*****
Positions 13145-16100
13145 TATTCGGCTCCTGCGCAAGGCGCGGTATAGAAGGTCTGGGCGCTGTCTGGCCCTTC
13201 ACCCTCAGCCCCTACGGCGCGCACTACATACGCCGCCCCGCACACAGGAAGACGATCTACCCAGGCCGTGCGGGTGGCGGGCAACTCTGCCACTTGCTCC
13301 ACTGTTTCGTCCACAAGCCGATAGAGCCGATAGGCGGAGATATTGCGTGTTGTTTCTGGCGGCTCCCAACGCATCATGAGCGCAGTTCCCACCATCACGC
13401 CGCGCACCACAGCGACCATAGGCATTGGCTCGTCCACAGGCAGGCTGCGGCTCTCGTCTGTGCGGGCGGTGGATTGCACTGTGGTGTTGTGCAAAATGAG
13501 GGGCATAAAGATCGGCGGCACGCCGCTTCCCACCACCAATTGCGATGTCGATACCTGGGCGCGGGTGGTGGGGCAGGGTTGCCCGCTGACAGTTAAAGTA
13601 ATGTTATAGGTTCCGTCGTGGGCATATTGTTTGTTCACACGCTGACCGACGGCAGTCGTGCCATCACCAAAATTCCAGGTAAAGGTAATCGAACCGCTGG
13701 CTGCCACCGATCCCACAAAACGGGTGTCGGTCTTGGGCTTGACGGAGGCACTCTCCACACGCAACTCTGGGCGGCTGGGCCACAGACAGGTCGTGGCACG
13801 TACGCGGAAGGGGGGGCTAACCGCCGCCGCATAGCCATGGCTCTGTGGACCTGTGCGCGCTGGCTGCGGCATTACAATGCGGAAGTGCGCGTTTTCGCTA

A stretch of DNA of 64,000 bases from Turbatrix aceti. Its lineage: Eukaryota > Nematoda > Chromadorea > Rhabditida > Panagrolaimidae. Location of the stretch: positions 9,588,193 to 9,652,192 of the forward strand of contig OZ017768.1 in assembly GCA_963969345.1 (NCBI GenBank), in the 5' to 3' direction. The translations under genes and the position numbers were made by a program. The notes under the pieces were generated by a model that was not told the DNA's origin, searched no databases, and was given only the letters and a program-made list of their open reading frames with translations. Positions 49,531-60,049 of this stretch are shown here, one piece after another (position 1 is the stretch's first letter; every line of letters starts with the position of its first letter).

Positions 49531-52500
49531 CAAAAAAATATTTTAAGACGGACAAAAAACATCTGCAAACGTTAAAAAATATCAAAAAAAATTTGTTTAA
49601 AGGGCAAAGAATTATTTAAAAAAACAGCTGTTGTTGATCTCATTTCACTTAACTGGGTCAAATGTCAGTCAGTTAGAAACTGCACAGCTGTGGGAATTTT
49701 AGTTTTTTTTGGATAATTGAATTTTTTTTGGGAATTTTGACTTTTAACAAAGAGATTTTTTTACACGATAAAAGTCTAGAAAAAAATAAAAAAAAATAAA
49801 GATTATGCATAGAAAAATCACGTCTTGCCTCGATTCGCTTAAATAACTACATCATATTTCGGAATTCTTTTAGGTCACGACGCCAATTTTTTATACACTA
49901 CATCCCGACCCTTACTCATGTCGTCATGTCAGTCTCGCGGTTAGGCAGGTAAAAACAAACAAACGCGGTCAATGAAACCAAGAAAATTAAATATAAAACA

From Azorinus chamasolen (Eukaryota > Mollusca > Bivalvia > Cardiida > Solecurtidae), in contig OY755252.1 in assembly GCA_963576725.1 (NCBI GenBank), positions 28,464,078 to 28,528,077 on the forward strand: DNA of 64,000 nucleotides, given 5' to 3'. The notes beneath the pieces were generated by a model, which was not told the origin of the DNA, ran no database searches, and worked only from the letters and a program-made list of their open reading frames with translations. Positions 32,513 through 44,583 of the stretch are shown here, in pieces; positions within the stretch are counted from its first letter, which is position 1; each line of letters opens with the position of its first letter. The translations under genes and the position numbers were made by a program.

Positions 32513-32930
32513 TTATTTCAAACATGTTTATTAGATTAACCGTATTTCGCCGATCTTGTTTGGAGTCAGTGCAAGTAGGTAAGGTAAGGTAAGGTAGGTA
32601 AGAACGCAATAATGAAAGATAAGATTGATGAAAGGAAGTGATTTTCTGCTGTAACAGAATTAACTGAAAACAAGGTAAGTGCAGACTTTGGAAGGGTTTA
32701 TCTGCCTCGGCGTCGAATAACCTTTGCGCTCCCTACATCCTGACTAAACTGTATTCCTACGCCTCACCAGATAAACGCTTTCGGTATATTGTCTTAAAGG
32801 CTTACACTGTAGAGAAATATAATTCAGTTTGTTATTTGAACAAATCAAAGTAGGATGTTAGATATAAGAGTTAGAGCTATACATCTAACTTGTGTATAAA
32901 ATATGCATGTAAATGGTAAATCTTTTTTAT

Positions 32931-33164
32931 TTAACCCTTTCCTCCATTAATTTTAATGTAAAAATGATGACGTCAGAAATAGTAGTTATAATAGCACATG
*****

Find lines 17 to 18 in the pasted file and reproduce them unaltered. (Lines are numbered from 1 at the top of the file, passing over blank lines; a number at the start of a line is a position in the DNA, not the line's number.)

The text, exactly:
From Azorinus chamasolen (Eukaryota > Mollusca > Bivalvia > Cardiida > Solecurtidae), in contig OY755252.1 in assembly GCA_963576725.1 (NCBI GenBank), positions 28,464,078 to 28,528,077 on the forward strand: DNA of 64,000 nucleotides, given 5' to 3'. The notes beneath the pieces were generated by a model, which was not told the origin of the DNA, ran no database searches, and worked only from the letters and a program-made list of their open reading frames with translations. Positions 32,513 through 44,583 of the stretch are shown here, in pieces; positions within the stretch are counted from its first letter, which is position 1; each line of letters opens with the position of its first letter. The translations under genes and the position numbers were made by a program.

Positions 32513-32930